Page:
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Module Description Materials:
• Photocopied maps (color) in plastic sleeve or laminated • Dry erase markers • Photocopied handout • Projector • Computer with Microsoft Powerpoint
Preparation: The maps and handouts must be printed. We suggest having one set of maps per pair of students and one handout per student. Instructors may want to assign student groups for parts 2 and 5 before beginning the activity.
Timeline: 1. Lecture to introduce species and their contaminants, the mystery, and the use of maps
in answering spatial questions (20 minutes) 2. Students form groups and receive materials (5 minutes) 3. Students use the maps and handout to identify the river, the watershed, and the
probable source of pollution (30 minutes) 4. Pairs decide how to present their evidence (10 minutes) 5. Student groups share their conclusion and evidence (15 minutes) 6. Lecture to synthesize (10 minutes)
Starting Point For Inquiry: Use the introductory lecture to introduce the use of maps in answering spatial questions. Students can fill out the background information on their worksheets. Give students a chance to identify the pattern in John Snow’s map during the presentation (as described in the “Why This Matters” section above). This will get students engaged in using maps and allow them to practice noticing spatial patterns. It will also allow students to see an example where spatial patterns are used to answer an ecological question—in this case, what is the source of cholera? Tell students that they will conduct their own investigations to identify the source of a marine pollutant. Use the introductory lecture to introduce T. gondii and domoic acid (as described in the “Special context” section above). For domoic acid, discuss with students how nutrients cause algal blooms, which lead to the production of domoic acid. Do not emphasize that agricultural run-off is often the source of these nutrients, as this is a fact they will discover in their own investigation. Give students an overview of the tools they will have to conduct their investigation. Briefly review the maps and tell students that they will need to look at the titles and legends of the maps to decide which map will be useful in answering each question. Point out the differences in map scales. From here, split students into groups and assign (or allow students to choose) their pollutant to investigate.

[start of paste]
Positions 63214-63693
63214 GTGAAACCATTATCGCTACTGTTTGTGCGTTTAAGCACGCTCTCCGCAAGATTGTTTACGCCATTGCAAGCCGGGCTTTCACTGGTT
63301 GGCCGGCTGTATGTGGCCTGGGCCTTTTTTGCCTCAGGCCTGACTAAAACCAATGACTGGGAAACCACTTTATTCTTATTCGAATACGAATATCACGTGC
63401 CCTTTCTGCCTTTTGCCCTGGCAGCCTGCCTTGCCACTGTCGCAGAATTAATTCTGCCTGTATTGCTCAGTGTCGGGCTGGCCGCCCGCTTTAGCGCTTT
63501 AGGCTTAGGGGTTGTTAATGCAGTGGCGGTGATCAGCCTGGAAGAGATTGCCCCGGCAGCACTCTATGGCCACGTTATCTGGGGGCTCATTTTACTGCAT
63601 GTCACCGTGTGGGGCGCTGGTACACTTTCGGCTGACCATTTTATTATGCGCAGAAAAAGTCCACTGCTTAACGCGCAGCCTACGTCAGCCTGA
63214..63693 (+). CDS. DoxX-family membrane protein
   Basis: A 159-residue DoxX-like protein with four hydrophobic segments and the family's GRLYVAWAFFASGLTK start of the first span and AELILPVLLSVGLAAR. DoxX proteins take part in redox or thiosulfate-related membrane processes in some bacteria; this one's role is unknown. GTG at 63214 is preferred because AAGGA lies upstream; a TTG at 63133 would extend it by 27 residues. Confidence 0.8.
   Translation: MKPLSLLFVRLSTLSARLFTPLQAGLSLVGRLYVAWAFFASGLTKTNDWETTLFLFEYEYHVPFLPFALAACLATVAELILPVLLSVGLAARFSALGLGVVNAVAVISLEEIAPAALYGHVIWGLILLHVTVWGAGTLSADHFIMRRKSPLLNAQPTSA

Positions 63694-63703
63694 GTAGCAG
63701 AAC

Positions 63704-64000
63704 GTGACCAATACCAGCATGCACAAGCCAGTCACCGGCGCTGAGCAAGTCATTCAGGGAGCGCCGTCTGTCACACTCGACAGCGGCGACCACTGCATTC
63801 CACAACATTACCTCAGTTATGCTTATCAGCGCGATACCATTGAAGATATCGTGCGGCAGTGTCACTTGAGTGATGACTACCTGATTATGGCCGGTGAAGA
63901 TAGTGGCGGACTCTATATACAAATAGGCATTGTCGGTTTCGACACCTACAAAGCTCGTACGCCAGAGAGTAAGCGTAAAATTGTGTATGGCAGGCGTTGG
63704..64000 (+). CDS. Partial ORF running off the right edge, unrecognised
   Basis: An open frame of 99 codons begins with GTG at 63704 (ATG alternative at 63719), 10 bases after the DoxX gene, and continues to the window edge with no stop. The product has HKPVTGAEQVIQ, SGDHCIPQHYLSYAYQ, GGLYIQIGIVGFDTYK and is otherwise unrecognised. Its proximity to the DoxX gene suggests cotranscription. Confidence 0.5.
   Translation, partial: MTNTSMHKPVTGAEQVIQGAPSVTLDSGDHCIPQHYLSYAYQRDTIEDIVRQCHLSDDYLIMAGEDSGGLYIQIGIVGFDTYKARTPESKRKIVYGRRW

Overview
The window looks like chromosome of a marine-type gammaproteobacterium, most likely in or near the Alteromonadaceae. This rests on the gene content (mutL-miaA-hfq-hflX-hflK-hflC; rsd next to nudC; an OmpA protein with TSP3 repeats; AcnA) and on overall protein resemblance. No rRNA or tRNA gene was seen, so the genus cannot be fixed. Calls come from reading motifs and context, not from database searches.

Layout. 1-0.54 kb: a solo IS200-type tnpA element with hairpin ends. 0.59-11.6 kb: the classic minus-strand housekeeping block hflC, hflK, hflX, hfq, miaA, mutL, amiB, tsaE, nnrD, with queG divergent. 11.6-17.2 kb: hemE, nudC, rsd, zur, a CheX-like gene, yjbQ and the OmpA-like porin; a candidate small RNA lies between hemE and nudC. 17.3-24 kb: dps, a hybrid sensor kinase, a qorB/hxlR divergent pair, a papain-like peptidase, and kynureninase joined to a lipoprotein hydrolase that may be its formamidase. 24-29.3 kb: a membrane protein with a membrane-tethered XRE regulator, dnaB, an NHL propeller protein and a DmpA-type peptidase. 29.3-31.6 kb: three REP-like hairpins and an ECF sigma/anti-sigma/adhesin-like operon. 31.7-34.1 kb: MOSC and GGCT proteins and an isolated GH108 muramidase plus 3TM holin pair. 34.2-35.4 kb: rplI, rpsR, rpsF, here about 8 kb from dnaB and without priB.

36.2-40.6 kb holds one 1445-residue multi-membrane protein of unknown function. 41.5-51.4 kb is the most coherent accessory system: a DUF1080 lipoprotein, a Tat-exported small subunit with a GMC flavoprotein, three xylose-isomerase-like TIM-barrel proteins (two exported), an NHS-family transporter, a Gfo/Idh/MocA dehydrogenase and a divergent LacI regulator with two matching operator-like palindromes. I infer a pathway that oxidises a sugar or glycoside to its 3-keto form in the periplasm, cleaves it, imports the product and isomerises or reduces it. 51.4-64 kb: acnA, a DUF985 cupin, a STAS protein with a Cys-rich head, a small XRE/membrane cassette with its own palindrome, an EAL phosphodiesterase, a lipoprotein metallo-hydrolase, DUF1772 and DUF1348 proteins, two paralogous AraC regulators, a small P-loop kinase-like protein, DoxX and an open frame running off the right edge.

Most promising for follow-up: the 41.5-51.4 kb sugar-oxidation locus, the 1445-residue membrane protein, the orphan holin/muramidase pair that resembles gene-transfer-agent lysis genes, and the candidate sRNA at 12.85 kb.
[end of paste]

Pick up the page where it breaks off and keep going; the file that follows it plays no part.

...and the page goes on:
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Detailed Procedure: 1. The instructor presents the introductory lecture to students. The instructor begins by
introducing sea otters and sea lions and the health consequences of the pollutants. The instructor explains the mystery of the source of the pollutants. The instructor then suggests tools that students could use to solve the mystery by describing J. Snow’s use of a map to identify the source of cholera. Students fill out the beginning of the handout during the introductory lecture.
2. Students form groups of two or three based on their interest in sea otters/parasites or sea lions/harmful algal blooms. Instructors may decide on these groups in advance, but this will allow less student ownership of the investigation. Having an equal number of groups investigating each topic is preferred for the discussion section (see step 5). Instructors give students the appropriate materials (maps). The handout can be used as a scaffold for problem solving with less independent students, but can be eliminated for students that are able to meet a greater challenge. This decision should be made by the instructor for the whole class before beginning the lesson.
3. Instructors allow students to engage with the materials to identify the source of pollution. Facilitation should be used where appropriate if students are having difficulty identifying the appropriat